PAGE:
In other words, this is a sporting event that mirrors the last 70 or so years of sociopolitical history in the Western Hemisphere, with all the jingoism, political intrigue, and economic shenanigans that come with it, while also managing to not really matter as an actual display of sports.
Well, how’d we do?
We won the medal count, like always.
Great. And how’d our basketball team do?
They won the bronze.
Good question. Let’s take a look at the team’s roster:
WHAT THE HELL?!
If you were to rank international basketball tournaments in descending order of importance, the list would go:
1. The Olympics
2. The FIBA Basketball World Cup
3. FIBA Eurobasket
68. The Pan Am Games
The lower profile of the Pan Am Games naturally means that America’s top basketball talent, after an arduous NBA season — and with a new one just around the corner — would prefer to be doing literally anything else but playing in them. I mean, imagine the absurd rhetorical rending of garments that would accompany the wasteful spectacle of LeBron James or Chris Paul or Anthony Davis blowing out a knee while playing in, or training for, the freaking Pan Am Games.
That said, the above roster is insane; it looks like what would happen if you let NBA2K simulate seasons out to, I don’t know, 2037. It’s as if the people who run USA Basketball either forgot the Pan Am Games were happening until an hour before the rosters were due to be submitted or got really wasted and decided to get weird.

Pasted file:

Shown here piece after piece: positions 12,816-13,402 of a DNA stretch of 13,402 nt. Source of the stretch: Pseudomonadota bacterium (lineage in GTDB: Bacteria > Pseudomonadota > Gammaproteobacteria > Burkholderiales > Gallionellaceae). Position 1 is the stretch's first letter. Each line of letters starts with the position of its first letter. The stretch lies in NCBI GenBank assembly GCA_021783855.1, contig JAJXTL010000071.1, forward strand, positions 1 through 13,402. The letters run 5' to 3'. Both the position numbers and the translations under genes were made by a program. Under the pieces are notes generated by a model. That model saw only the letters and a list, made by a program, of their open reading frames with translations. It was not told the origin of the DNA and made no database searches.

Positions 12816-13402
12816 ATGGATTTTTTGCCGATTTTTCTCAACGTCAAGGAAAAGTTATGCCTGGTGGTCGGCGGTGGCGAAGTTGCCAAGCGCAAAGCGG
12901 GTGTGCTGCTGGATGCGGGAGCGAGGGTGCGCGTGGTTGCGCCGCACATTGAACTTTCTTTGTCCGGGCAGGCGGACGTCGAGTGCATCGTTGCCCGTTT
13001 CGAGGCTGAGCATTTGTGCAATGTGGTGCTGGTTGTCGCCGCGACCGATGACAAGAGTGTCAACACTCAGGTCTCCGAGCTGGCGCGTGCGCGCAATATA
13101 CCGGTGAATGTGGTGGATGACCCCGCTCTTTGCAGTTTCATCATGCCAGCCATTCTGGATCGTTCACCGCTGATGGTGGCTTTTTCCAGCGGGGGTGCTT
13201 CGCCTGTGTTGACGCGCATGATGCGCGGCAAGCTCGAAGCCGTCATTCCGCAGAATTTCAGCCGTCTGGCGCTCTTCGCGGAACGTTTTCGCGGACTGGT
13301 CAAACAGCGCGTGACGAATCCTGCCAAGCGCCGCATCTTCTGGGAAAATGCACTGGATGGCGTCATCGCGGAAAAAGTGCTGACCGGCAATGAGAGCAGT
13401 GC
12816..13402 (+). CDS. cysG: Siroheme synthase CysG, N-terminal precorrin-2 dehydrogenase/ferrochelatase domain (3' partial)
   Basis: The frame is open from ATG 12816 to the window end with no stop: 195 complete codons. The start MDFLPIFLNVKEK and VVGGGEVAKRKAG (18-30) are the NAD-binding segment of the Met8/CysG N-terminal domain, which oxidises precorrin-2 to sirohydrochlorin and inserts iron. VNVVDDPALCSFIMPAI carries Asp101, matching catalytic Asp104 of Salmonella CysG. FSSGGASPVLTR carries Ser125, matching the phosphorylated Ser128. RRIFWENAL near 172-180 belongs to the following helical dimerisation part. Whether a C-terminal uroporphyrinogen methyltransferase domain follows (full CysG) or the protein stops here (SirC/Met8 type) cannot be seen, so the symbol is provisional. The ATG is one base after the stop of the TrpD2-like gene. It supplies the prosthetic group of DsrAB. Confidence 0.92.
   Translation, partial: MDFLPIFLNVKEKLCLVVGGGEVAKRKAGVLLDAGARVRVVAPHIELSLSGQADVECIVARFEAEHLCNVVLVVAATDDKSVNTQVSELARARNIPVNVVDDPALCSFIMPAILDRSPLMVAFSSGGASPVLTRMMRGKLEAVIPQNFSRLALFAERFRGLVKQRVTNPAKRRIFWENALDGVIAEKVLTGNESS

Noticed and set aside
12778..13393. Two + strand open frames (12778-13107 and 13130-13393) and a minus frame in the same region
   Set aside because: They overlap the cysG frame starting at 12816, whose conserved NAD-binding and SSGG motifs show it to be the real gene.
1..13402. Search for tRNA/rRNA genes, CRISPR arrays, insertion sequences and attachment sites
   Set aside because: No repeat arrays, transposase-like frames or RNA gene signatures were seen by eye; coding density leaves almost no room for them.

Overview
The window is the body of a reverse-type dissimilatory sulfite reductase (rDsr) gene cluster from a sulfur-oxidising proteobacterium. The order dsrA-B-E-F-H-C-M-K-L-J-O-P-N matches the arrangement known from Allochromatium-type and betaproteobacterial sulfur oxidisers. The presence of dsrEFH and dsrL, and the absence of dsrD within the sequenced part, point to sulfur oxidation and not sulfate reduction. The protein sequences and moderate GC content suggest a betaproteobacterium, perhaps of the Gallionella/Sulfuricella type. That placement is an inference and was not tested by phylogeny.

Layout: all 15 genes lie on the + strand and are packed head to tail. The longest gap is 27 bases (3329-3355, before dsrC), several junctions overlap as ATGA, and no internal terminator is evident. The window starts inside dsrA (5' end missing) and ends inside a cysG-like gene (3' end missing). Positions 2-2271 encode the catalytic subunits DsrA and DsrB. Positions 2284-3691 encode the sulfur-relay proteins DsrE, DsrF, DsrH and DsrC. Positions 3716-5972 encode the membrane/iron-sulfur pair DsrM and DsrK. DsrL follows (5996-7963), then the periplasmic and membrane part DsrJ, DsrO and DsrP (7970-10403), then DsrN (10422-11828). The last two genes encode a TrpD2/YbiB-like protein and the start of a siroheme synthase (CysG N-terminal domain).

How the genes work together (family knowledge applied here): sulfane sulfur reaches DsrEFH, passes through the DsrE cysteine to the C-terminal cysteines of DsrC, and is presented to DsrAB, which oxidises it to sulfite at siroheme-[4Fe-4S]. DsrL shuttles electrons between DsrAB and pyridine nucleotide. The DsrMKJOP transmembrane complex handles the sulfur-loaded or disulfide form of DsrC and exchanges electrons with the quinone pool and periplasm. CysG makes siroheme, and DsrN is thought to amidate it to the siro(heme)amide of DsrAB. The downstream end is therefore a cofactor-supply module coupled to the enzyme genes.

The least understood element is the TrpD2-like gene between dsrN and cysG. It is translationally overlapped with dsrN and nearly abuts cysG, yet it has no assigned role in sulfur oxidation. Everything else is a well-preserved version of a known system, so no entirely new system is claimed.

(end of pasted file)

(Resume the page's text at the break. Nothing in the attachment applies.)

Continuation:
Some highlights from the roster:
• Anthony Randolph (!!!), the onetime future of the NBA, currently plying his craft for PBC Lokomotiv- Kuban in Krasnodar, Russia. You may remember Randolph for his prodigious athleticism, his suspension-bridge wingspan, and the way his face constantly conveyed the vast pit of sadness hidden just on the other side of his eyes. Still only 26 years old, he could be in the NBA right now and for the next eight to 10 years if he decided that all he had to do was run the floor, rebound, and block shots.
• Ryan Hollins. The 30-year-old NBA journeyman used to back up Greg Stiemsma in Boston. He is the only player on the roster who played in the NBA last season, appearing in 46 games for the rudderless Kings, for whom he averaged three points and two rebounds in under 10 minutes per game. He is currently a free agent.
• Damien Wilkins is the son of former NBA player Gerald Wilkins and the nephew of Dominique Wilkins. He’s 35 and balling out in Puerto Rico.
• Bobby Brown. Last seen in the NBA with the Clippers in 2010, these days Brown does stuff like drop 64 and 10 over in China, where’s he’s in the midst of a three-year deal with the Dongguan Leopards of the CBA.
• Mike Brown. The former head coach of the Cleveland Cavaliers (twice) and Los Angeles Lakers is known as a defensive specialist. He won the NBA Coach of the Year Award in 2009 and then was an assistant for the team that went to this year’s Pan Am Games. #LifeComesAtYouFast
So bronze isn’t that bad, I guess.
It’s not as if Canada (the host nation and silver-medal-winning squad) sent its A-team, either. No Andrew Wiggins, no Tristan Thompson (still waiting on that contract), no Bob Sacre. Anthony Bennett starred for the squad and Sim Bhullar managed major minutes without an oxygen tank. But, yeah, considering who we sent, bronze isn’t bad.
Well, I guess I’ll catch the Pan Am Games the next time they come around.
No you won’t.
Yeah, you’re right.